In the Monastery there are interesting pieces of Valencian tile work that date back to the 14th to 18th Centuries.
In the Monastery of Sant Jeroni de Cotalba, there are interesting pieces of Valencian tile work that date back to the 14th to 18th Centuries and that have an outstanding artistic value, not only because of their age and good preservation, but also because of their quality and stylistic variety.
The tiles are located in different rooms, but they can be mainly observed with the naked eye coating the hall or the bottom part of the refectory, on the floor of the ancient library and the archive or the upper part of the chimney of the monks’ kitchen.
After the confiscation of Mendizábal, the original pavement of some rooms disappeared, as in the case of the archive of the monastery. This was solved by flooring this room with tiles of more recent times from other rooms, thus preserving the flooring of different times of the monastery.
The history of the monastery is in line with the evolution of the production of Valencian ceramics.
At the Muslim parts of the monastery, manual “rajolas” (tiles or flat bricks) are used.
At the archaeological excavations of the crypts, rustic low-temperature ceramic remains have been found, in addition to stoneware, china or raku; earthenware and pottery; and at the arcade, canal pieces from dikes and drains, such as pipelines or pipes, or downspout pieces.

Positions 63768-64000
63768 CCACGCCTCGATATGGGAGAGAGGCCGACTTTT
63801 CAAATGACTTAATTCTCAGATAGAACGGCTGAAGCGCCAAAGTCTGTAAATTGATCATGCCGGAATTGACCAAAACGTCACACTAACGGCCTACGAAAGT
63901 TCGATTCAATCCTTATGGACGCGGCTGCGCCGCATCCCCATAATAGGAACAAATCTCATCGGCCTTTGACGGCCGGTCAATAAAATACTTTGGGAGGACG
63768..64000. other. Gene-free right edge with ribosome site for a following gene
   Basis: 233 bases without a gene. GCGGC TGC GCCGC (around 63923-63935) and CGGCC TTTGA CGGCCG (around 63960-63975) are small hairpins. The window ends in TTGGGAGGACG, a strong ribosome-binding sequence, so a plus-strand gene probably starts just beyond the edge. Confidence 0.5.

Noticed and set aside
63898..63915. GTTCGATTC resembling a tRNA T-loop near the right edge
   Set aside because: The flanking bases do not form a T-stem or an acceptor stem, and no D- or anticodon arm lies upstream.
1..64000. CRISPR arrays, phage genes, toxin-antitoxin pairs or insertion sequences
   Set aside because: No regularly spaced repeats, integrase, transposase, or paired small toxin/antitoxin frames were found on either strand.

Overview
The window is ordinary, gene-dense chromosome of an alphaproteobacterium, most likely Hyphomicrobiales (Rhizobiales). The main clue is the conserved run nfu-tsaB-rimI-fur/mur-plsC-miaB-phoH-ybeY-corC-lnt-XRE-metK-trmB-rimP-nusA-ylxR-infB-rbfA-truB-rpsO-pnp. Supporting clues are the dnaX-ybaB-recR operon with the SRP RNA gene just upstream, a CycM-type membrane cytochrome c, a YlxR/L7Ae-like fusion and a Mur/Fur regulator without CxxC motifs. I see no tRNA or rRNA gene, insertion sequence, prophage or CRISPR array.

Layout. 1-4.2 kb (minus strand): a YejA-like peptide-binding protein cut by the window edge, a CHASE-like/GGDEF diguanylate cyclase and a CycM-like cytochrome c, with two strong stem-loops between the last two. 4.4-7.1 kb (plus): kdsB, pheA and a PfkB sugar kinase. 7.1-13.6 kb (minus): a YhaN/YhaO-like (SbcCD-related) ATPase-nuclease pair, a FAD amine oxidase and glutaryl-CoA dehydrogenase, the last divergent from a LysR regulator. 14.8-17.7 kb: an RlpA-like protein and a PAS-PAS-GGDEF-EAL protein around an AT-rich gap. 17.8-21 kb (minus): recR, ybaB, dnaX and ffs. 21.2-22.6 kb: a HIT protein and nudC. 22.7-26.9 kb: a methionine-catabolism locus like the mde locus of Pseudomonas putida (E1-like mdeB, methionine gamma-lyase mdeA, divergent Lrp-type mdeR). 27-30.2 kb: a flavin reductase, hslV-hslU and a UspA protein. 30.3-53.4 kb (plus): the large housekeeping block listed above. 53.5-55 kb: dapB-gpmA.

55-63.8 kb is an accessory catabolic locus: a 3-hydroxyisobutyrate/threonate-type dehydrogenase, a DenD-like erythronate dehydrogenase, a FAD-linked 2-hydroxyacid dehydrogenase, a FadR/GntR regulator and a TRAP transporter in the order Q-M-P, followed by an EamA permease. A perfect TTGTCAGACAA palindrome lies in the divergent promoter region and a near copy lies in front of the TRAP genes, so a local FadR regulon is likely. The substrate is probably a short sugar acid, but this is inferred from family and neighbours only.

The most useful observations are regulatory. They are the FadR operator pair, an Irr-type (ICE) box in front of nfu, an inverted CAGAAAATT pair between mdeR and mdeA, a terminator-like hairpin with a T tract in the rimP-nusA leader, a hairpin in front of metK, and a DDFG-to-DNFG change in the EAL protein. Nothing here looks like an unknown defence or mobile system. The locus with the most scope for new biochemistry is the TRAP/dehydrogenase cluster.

With regard to the floors and wall coverings, “socarrats” of the 14th Century are found, such as the small pieces of 10 x 10 cm of original church flooring or rhomboid pieces of the noble rooms; these “socarrats” are of a single color, which may be green, black or blue.
In the monastery we can find Mudejar ceramics of the 15th Century on the floorings of the curia (current administration) made of biscuit clay, of small size (15 x 15 cm) and reduced color spectrum (black, green and red), and medieval tile work in the riser of the staircase and the baseboards of the cloister. This tiling is flat, with light colors and lackluster. This 15th Century ceramic can also be observed on the chimney of the current kitchen, which was previously the infirmary, adjacent to the old hospital.
Ceramic of the 16th and 17th Centuries can be found on the floor of the library, and on the mural of St. Jerome, which is almost single colored, as the grisailles.
We can also find ceramic of the 18th Century in the baseboards of the refectory; this is made of traditional vitrified ceramic in Manises or Alcora, with vivid colors. This ceramic is also found in the risers of the great imperial staircase, which is used to access the hall of arms from the refectory.